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    Amazing work!
     
  6. Hack

    Hack Well-Known Member

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    Great write up, but IMO the main reason for installing deeper rear gears is to improve launching the car from a stop. You didn't say whether you felt it was improved and nothing about how the car worked in first or second gear with the differential change. Do you have any feedback about this?
     
  7. MAV

    MAV Well-Known Member

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    My #1 wanted mod for this car even before I got mine was 4.56 gears. Glad to know the gears are now available, and I will likely be installing them soon. Anxious to hear your thoughts on the changes in drive characteristics with these gears...
     
  8. OP
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    JohnVallo

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    #8 JohnVallo, Jun 7, 2018
    Last edited: Oct 28, 2018
    Regarding the characteristics in the lower gears and the launching from a stop, there were a couple of things I did notice. The car positively felt more responsive in first and second. Was easier to spin the tires. I’m more of a ‘Hammer Down’ -from a rolling start- type person, so I didn’t get to do too much of the dead stop launches. The Yukon Kit Installation Instructions specifically warned against any heavy acceleration for the first 100 miles. One thing I bet will happen, when the GT500 comes out we will get a lot more feedback concerning the launching from a stop.
    In normal driving I did notice easier starts from a stop, what I mean by that is the less likelihood of stalling from a rapid release of the clutch from a stop. I know when I first got this car the clutch pedal was so soft and easy to release, I did stall the car a couple of times till I got used to its feel. The Steeda clutch spring mod helped this condition and is highly recommended.
    For those who track their GT350, I certainly would not be concerned with moving toward a steeper gear. On some of the shorter track layouts I would probably be wanting a 4.88 in this car, and really, it still would not be too much for the street.
     
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  9. rocket71

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    Can you advise where you are sourcing the rearends? I am in need of one for a simliar gear change.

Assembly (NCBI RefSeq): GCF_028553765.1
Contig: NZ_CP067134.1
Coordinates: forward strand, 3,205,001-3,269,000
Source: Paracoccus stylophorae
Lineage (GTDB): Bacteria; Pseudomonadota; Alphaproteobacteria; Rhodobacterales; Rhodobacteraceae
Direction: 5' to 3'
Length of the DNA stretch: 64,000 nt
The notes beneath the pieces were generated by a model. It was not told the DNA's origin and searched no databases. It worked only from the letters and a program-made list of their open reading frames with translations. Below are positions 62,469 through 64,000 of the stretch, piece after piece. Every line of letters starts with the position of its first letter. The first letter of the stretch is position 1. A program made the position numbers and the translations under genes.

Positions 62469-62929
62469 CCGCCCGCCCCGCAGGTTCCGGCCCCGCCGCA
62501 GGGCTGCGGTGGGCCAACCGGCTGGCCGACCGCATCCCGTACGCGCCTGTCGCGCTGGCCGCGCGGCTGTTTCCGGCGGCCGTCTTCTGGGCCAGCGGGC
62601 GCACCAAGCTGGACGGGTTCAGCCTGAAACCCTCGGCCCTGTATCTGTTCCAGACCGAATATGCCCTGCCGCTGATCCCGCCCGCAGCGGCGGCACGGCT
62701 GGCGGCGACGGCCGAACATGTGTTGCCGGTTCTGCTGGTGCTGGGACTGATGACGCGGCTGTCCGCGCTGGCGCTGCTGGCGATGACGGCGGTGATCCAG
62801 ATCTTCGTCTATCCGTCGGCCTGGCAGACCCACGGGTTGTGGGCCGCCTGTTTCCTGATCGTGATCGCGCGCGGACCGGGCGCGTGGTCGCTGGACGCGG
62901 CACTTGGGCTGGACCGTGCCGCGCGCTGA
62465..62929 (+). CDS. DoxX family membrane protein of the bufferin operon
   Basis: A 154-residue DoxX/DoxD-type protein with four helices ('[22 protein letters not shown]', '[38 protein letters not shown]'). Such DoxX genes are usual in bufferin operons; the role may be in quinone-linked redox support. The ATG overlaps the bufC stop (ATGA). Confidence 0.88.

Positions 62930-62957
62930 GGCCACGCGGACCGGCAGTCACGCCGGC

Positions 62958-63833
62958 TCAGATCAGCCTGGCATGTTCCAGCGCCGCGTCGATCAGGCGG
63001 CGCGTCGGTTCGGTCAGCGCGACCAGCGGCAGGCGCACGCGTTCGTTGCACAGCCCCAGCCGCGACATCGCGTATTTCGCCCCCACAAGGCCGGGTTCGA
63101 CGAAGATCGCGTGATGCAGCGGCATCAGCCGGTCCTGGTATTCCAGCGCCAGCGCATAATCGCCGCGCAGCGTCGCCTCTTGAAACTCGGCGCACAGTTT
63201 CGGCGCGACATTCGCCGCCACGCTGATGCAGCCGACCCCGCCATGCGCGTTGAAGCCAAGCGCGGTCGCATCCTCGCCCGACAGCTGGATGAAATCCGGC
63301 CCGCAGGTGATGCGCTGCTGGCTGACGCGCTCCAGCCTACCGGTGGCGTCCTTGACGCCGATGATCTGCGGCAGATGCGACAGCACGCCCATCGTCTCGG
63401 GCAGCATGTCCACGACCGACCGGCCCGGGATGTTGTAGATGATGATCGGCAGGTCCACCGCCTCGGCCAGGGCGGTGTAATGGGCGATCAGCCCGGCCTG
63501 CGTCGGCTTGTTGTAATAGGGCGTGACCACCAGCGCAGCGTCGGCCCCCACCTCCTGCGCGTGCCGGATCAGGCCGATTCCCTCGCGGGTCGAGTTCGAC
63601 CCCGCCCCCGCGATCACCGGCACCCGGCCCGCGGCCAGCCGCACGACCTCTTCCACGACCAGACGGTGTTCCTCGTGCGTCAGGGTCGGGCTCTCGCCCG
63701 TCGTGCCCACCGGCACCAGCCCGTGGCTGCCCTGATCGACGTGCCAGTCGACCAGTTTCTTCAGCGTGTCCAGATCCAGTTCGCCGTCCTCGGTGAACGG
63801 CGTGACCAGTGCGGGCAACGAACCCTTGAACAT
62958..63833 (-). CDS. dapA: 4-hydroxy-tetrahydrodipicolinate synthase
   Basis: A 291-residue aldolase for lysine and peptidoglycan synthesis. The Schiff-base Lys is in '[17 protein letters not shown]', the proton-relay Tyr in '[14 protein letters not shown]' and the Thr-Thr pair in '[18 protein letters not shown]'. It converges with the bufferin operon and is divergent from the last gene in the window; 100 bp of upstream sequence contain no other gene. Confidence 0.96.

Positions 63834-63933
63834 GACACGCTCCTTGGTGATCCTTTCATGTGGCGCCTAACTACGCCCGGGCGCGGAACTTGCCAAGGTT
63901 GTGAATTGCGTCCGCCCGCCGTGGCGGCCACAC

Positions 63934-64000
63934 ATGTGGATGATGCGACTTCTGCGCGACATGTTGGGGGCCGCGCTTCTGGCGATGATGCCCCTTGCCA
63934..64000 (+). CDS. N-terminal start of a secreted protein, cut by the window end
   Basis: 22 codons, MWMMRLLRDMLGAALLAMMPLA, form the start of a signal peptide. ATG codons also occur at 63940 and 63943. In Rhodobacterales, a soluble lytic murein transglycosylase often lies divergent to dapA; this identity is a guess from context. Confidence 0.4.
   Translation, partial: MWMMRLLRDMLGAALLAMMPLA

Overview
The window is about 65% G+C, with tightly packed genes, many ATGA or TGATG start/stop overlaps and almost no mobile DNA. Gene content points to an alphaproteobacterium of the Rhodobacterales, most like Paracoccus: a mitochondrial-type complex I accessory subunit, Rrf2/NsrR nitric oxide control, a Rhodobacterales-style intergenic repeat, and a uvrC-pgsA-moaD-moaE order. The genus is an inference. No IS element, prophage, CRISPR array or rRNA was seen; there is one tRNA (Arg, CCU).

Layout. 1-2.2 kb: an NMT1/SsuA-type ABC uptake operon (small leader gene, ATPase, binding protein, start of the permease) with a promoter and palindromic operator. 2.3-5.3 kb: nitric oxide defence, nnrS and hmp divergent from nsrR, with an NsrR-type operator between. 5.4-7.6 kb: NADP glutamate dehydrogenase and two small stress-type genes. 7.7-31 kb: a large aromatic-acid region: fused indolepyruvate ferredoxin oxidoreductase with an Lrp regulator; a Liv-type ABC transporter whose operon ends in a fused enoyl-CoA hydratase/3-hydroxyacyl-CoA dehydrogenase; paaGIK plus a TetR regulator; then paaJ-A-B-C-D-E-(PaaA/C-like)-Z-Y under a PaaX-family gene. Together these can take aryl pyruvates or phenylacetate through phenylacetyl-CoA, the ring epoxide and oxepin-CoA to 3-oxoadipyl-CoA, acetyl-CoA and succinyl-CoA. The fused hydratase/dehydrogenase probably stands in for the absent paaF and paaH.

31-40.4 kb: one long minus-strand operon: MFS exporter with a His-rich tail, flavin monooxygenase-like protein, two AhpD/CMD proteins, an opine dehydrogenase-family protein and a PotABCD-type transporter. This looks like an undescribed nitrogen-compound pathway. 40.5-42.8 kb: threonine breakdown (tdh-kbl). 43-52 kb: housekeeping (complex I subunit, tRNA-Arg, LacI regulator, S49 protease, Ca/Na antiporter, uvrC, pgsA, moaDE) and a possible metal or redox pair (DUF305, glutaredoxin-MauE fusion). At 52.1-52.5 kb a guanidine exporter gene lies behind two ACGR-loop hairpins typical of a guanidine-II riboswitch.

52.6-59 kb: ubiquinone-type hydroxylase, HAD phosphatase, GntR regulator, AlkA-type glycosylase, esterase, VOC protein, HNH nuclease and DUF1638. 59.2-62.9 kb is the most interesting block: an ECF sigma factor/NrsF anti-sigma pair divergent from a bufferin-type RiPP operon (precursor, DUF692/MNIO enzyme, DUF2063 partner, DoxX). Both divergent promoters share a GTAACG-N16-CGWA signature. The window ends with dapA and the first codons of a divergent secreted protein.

10. 50 Deep

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    Way to geek out on the details brother! Excellent read
     
  11. Brazos609

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    It doesn't look like you needed a case spreader for either swap. Did the carriers come out easily without a lot of prying?
     
  12. OP
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    #12 JohnVallo, Nov 7, 2018
    Last edited: Dec 2, 2018
    According to the Ford Shop Manual they use a slightly different method of spreading this case, than what I've seen in the past.
    I used 2 large pry bars. Prying one from top and one from bottom against the heads of the ring gear bolts, carrier came out fairly easy.
    When setting backlash I use a shim pack .003 thinner on each side, so carrier can be removed real easy. Then on final assembly I add the .003 back to each side.
    PryBar-Final-1.jpg
     
  13. sublime1996525

    sublime1996525 Well-Known Member

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    Awesome! I’m curious to hear more if you decide to put the 4.56’s back in. I would’ve thought you’d lose a lot more RPM.
     
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    #14 JohnVallo, Dec 1, 2018
    Last edited: May 25, 2019
    The 4.56 gears are back in, whine is gone, all is well, and awesome acceleration to 120+
    Here’s the story:
    Finally got around to tearing down the 4.56 carrier for close inspection. My primary concern was the slight gear whine at 48-52 MPH on float & light acceleration.
    Also, I checked the Torsen assy. very closely, and found No problem with it. The special ‘Peregrine’ Torsen unit for the GT350, basically has 24 parts, and is built to last a lifetime as there are no service parts available for it.
    I have had several of these apart and never found any issues, They always look like new.
    Anyone who was wondering what was inside the T2R Torsen, or who had never seen one, Here you go:
    Torsen Dissembled.jpg

    After re-reading the Yukon Ring & Pinion installation instructions one thing stood out to me that I had not caught before. (By the way, this is the first Yukon Ring & Pinion that I have used). In the past I had always tried to get the best compromise on the gear contact pattern as I could, attempting to center the pattern both from Heel-to-Toe, as well as from Top-to-Root. The Yukon instructions emphasize the Top-to-Root pattern should be the primary concern, and not worry about where the Heel-to-Toe pattern lies. After rolling another contact pattern with yellow marking compound and looking at my pattern again, (Which I thought was pretty good), I realized that the Top-to-Root was just a little deep (Requiring a thinner pinion shim). I had a .040 pinion shim already in it, so I reduced the shim to .035. This centered the Top-to-Root pattern perfectly, but made the Heel-to-Toe pattern just a little higher (Towards the Heel).